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Sustainable urban jungle

created by Katja Peglow | |   urban culture

The interior trend is showing no signs of stopping: fluffy pampas grass, gypsophila and exotic succulents are adding colour to homes everywhere. Here’s our round-up of the city’s finest purveyors of plants and petals

Despite the coronavirus pandemic, Cologne’s florists were able to remain open at the beginning of the year, reliably providing us with a welcome splash of colour during the gloomy days of lockdown. And it’s just as well, because the interest in plants and flowers is continuing to boom in the city. Spending much more time in their homes, people really began to take an interest in their indoor plants and developed a whole new appreciation for them. Even the good old bouquet experienced something of a revival in the form of dried flowers. And anyone who wanted to give their home a quick makeover during lockdown was more likely to opt for dried eucalyptus, fluffy pampas grass or gypsophila than give the walls new coat of paint. Grasses and wild blooms in particular make great dried flowers – which, incidentally, have long since ditched their old-fashioned, dust-collecting reputation to become one of last year’s top interior trends.

These trends also reflect the current desire for comfort, cosiness and more sustainable ways of living. Not only do dried flowers brighten up any room, but they are also extremely low-maintenance, don’t need any water and, as the environmentally friendly alternative to cut flowers, have become the byword for a new approach to sustainability. And best of all: Unlike many demanding exotic houseplants, you don’t need green fingers to keep them alive – dried flowers usually last for quite a while. A particularly eye-catching selection can be found at Herbarium (Brüsseler Str. 52). With her wonderful store, owner and wreath specialist Nina Kleinz has created a green feel-good oasis for plant lovers in the heart of the Belgian Quarter. While its sister store Goldregen directly opposite offers a wide range of fresh cut flowers, Herbarium stocks trendy potted plants, dried flowers and matching, tasteful décor accessories. Its ceramic pots, filigree vases and baskets will showcase your flowers and foliage to full effect. From large-leafed Monsteras to tiny cacti and rare Marantas, you’ll find everything you need to create an urban jungle within your own four walls.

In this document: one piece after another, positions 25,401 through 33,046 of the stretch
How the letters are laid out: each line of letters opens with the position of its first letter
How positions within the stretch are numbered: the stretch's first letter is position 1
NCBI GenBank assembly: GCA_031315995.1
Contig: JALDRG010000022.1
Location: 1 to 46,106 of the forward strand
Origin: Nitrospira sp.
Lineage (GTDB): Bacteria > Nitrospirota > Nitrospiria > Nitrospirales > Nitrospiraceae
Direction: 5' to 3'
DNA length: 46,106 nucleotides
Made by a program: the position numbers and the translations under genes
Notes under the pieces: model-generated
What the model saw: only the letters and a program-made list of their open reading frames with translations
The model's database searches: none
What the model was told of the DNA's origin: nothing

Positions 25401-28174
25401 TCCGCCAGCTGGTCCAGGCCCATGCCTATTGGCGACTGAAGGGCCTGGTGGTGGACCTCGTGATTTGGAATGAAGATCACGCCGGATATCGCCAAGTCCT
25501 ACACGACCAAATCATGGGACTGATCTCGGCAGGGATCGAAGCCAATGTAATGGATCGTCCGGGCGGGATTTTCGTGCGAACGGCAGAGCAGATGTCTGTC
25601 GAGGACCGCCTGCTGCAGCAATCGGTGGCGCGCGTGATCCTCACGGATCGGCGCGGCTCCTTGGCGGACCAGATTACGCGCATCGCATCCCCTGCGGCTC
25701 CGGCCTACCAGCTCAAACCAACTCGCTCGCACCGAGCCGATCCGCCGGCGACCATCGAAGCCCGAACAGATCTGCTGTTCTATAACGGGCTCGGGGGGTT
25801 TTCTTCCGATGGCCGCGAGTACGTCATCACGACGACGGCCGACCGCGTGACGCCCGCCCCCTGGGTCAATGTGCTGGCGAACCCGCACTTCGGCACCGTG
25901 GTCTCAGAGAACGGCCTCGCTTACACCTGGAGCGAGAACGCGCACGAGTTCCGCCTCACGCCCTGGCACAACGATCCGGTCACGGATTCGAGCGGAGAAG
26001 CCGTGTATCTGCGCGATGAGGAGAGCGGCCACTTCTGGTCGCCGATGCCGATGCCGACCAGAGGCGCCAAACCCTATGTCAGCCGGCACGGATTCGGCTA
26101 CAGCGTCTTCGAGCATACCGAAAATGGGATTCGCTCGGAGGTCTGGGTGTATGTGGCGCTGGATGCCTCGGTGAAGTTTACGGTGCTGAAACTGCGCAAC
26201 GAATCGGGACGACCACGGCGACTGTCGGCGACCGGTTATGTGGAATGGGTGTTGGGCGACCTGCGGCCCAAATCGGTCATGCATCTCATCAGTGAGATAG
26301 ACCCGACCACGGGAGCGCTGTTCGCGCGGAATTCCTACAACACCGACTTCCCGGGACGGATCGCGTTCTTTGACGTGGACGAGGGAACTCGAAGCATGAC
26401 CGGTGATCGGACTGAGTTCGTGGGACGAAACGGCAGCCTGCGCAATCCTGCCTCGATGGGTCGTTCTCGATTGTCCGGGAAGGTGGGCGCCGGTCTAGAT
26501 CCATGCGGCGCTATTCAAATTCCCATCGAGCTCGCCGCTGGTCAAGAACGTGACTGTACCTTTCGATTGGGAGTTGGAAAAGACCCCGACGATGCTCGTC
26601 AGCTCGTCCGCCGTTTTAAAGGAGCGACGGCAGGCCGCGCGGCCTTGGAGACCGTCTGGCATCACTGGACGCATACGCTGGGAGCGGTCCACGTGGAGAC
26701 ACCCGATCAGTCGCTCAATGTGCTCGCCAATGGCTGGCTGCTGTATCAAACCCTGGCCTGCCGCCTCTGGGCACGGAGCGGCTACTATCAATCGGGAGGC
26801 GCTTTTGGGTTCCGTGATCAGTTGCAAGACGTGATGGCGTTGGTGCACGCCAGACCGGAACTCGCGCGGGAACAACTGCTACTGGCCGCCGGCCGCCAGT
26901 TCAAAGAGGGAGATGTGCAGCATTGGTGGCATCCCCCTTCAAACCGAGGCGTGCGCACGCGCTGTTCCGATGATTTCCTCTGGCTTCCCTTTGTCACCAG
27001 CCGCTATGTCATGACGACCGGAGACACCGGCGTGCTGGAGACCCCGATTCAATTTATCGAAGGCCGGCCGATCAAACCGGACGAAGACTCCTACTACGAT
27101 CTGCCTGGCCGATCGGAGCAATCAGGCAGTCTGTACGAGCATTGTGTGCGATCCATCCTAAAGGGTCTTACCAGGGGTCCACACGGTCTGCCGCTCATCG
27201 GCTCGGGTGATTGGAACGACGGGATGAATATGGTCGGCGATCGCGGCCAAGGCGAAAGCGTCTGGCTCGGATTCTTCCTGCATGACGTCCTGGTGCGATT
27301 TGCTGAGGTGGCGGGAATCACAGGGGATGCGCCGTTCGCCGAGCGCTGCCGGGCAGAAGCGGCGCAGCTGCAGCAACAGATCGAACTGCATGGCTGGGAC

And as if all that weren’t enough: Herbarium holds monthly workshops where you can learn the art of wreath and bouquet making. mill – vintage & interior (Eifelwall 44) takes the plant trend one step further, offering matching interior accessories and vintage furniture from the Bauhaus and Mid-Century eras. Which makes perfect sense given that some houseplants have now even become design objects in their own right. Renovated as a genuine labour of love, the vintage store in the south of the city initially specialised in furniture and interior but is now well established as a mecca for plants. Taking centre stage here are dried flowers, which are available in all conceivable shapes and colours at perfectly reasonable prices. Nippes in the north of the city also has a fantastic concept store for flowers and plants – Feather & Fern (Neusser Str. 183) – which only opened this year. Master florist and store owner Elisa Fodera grew up in the neighbourhood and, as far as possible, sources her fresh array of blooms from the local Rhineland region. With her friendly demeanour and impressive knowledge of all things floral, Elisa specialises in custom flower arrangements for weddings and other events and also has a fine eye for Scandinavian accessories and stylish interior trends – as her exquisite store demonstrates. 

Herbarium, Brüsseler Str. 52, 50674 Cologne,Mon–Fri: 10 am–7:30 pm, Sat: 10 am–6:30 

pm mill–vintage & interior, Eifelwall 44, 50674 Cologne,Mon–Thurs:  pm–7 pm, Fri: 12 noon–7 pm, Sat: 11 am–6:00 pm

Feather & Fern, Neusser Str. 183, 50733 Cologne, Mon–Fri: 9:30 am–7 pm, Sat: 9 am–5 pm

(by Katja Peglow)